The next farm bill will include a heavy emphasis on conservation, though budget pressures could limit the scope of those efforts, U.S. Agriculture Secretary Mike Johanns said Thursday.
"We haven't articulated that subsidies will be lower, not at this point," said Johanns, opening a forum to help shape the next farm bill, due before Congress in 2007. "I would acknowledge what everybody in Washington would acknowledge and that is literally every part of the federal budget is under budget pressure."
Johanns, a former governor of Nebraska who grew up on an Iowa dairy farm, headed to the Iowa State Fair, where he was urged to make sure the new farm bill is expanded well beyond traditional crop subsidies.
Conservation was on the minds of many, including Sen. Tom Harkin, ranking Democrat on the Senate Agriculture Committee.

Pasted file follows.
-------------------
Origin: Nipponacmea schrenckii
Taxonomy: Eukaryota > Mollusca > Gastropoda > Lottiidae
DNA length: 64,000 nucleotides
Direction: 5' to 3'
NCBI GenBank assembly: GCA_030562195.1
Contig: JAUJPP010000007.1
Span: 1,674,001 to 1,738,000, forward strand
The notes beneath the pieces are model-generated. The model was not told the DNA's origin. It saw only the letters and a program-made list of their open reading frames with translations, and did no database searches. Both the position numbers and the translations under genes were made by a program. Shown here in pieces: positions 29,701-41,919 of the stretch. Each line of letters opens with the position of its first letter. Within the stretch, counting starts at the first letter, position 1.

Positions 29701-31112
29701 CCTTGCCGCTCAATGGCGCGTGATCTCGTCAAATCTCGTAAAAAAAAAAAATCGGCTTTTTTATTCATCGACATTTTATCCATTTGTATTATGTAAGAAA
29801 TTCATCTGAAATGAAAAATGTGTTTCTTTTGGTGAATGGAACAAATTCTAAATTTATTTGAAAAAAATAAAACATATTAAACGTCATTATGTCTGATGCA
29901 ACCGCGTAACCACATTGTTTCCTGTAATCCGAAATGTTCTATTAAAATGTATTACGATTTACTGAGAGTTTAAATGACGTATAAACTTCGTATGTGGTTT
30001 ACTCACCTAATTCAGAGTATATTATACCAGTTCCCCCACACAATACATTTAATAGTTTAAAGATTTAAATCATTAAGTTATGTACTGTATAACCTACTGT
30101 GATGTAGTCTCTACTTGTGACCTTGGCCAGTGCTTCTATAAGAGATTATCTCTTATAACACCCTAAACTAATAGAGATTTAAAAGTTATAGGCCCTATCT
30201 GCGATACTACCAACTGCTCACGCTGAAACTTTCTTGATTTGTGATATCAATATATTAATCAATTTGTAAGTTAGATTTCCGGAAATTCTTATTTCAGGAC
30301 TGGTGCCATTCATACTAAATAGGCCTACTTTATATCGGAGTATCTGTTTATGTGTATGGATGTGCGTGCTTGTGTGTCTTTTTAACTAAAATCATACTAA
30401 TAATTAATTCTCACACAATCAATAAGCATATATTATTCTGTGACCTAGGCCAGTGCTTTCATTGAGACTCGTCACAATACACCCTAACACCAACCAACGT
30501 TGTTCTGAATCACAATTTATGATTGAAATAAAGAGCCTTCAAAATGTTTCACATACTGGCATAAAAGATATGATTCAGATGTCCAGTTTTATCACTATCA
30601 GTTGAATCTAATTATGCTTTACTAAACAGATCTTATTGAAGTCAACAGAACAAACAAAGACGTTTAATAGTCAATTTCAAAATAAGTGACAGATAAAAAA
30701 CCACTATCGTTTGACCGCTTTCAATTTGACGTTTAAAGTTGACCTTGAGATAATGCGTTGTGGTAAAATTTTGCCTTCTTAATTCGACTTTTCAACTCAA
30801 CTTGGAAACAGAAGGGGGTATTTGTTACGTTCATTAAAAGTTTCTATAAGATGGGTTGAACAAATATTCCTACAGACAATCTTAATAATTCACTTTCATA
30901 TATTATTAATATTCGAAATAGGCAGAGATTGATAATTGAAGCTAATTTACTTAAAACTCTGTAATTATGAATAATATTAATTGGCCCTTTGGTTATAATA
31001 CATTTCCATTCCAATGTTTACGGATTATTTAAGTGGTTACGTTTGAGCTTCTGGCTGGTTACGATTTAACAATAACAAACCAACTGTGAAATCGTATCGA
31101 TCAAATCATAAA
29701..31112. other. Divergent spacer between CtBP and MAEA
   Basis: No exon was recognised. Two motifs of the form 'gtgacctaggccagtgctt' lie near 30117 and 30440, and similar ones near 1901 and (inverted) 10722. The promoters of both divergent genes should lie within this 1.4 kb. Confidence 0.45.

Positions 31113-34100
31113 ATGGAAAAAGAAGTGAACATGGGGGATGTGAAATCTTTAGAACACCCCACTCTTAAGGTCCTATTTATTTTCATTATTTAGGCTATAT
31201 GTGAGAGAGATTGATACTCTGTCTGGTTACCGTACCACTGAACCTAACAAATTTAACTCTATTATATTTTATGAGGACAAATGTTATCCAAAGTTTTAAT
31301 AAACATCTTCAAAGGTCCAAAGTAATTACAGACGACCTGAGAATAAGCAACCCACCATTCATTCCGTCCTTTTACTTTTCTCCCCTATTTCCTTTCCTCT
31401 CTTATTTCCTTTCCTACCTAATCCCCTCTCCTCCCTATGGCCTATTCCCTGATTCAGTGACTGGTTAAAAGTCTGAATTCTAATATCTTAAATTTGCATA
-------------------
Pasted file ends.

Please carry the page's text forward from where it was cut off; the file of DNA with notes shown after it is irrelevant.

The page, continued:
"We have some good conservation things going, we need to build on that," Harkin said.
Johanns said Iowa can serve as a model for shaping a conservation program. With its historical emphasis on row crop production, the state's watersheds had become degraded. Conservation programs have begun to reverse that trend, Johanns said.
"Iowa has played a significant role in this area," said Johanns. "Iowa has most significantly changed the landscape, relative to any state in the United States. Pressure has never been greater on farmers to do all they can to be good stewards and farmers are responding."